Your kid has an eating disorder. You know it. They know it. Friends and family know it. But your child just doesn’t want to get better. It’s the most common phenomenon in eating disorders treatment. Let me help you understand what this is like for them.
Your child, even your adult child, is drowning in their emotions. Usually it’s anxiety, but it might also be depression, trauma, OCD, or the like. Now imagine their emotions are like a vast ocean with them stuck in the middle of it. The only thing keeping them afloat is the life jacket they’re wearing. You look closely and the life jacket says “eating disorder” on it. Now you, your family, friends, counselors and doctors are close by on a nice, steady ship and you are all screaming to your kid, “take the life jacket off! It’s bad for you!”
What kind of response would you expect? Not a compliant one to be sure. Most likely it involved something along the lines of “hell no” and possibly a middle finger. It’s beyond frightening to conceive of taking off the one sense of comfort and safety you have when you’re struggling with an eating disorder. Resistance is to be expected then.
Our job is to roll with it. Your kid is scared to death of giving up their eating disorder. We must keep trying to toss them some sort of ring buoy and ask them to try to grab onto its rope. It won’t feel as safe, as close to their body, as comforting and reassuring, as their disorder. But it’s something else to try. Slowly we can pull them in.
Parenting and guiding a loved one past their eating disorder takes a lot of trust building. Sometimes, you’ll have to lead the way, sometimes you’ll be side by side with them, and sometimes you’ll let them soar on their own. The hard part is knowing when to take over.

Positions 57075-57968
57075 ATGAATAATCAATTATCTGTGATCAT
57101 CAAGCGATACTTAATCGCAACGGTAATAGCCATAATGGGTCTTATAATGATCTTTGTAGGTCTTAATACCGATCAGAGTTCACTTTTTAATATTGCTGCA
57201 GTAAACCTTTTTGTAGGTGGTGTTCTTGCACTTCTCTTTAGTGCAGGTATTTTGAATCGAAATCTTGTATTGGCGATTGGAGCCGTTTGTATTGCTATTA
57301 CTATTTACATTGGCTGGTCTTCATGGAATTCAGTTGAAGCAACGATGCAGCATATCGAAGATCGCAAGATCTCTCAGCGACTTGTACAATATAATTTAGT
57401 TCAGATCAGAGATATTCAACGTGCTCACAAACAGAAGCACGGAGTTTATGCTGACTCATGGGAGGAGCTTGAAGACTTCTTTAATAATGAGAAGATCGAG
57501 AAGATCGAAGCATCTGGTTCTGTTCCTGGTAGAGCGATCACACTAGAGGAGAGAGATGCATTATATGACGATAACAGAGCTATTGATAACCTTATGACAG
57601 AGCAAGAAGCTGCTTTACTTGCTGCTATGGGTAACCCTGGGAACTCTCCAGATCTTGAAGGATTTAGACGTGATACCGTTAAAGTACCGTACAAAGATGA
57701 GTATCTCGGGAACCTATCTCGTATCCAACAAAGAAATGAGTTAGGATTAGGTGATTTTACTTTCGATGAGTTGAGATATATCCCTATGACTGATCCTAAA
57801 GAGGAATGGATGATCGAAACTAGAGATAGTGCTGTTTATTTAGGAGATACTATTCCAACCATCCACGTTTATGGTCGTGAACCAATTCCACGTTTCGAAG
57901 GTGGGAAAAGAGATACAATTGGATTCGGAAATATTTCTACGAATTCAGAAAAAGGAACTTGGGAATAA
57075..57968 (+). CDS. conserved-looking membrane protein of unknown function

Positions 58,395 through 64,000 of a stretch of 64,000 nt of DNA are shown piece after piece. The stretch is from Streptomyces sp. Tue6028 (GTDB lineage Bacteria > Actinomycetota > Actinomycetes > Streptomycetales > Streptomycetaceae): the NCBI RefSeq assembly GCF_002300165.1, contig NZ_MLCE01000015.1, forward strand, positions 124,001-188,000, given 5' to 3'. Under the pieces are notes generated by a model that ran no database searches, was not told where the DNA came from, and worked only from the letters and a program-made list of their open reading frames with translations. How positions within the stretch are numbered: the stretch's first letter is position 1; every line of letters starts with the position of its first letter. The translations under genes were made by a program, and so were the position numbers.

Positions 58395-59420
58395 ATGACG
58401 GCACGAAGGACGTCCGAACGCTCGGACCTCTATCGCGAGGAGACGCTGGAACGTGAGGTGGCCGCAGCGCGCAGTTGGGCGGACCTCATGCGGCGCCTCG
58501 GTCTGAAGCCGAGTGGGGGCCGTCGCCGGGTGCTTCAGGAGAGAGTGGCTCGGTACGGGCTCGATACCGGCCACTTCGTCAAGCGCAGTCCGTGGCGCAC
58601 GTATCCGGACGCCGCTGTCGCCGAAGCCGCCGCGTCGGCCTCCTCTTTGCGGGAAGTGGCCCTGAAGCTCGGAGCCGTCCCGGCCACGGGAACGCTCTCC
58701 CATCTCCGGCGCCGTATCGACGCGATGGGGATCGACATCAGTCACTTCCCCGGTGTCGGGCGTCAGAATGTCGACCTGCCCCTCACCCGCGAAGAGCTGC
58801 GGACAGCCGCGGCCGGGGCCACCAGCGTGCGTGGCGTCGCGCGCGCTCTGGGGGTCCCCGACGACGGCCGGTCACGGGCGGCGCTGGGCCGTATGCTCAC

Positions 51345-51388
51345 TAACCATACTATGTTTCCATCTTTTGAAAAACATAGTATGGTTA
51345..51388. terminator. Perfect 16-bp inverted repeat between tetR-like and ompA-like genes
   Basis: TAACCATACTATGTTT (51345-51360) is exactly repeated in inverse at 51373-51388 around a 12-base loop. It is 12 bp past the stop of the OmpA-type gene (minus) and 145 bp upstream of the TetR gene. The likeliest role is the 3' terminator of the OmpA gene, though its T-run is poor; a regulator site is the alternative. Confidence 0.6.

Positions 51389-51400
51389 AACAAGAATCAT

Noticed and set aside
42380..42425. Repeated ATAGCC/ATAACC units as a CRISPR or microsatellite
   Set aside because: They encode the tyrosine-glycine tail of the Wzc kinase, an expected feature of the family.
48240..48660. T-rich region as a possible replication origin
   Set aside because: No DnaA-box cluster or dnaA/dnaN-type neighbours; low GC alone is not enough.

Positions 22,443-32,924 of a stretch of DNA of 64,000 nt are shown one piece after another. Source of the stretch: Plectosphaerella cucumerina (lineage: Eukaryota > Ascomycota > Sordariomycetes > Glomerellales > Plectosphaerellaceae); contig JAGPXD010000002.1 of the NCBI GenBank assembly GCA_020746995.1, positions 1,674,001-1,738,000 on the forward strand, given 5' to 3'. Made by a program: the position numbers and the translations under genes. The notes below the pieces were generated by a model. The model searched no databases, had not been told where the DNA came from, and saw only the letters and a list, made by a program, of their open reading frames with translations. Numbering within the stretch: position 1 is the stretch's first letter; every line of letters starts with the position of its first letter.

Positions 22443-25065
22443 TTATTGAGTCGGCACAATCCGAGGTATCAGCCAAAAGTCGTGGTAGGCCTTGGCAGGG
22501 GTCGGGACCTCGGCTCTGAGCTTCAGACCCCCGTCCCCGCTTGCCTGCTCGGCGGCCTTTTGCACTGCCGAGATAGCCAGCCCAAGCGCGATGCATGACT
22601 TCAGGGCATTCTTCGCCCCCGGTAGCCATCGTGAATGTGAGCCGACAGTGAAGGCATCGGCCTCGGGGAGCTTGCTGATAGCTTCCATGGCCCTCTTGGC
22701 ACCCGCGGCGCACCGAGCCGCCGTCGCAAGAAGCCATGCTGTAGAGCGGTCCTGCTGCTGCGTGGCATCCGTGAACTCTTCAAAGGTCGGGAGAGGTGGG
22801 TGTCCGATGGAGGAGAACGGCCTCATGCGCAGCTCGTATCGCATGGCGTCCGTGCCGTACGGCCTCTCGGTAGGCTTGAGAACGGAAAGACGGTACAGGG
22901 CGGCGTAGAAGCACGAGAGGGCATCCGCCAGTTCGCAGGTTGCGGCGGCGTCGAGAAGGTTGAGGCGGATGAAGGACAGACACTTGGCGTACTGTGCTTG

Let me put it clearly to you. Your job is to get your child into treatment even though they don’t want to grab that buoy for help. You toss it to them, and let the team involved get to work establishing rapport and trust. They will help you learn how to do the same in an effective way too. But waiting for your child to want to grab that rope and buoy is how you let them drown. Eating disorders are typically progressive diseases, and the more you let them linger the worse they are, more ingrained they become, and the harder recovery is down the line.
This is hard work, and sometimes it feels like you’ll never get beyond it. But if you can roll with the wave of resistance, your child will be a survivor thanks to you.
By Andrew Walen, LCSW-C, LICSW, CEDS - Founder and CEO at The Body Image Therapy Center. If you would like to get in touch with Andrew please call 877-674-2843 or email firstname.lastname@example.org.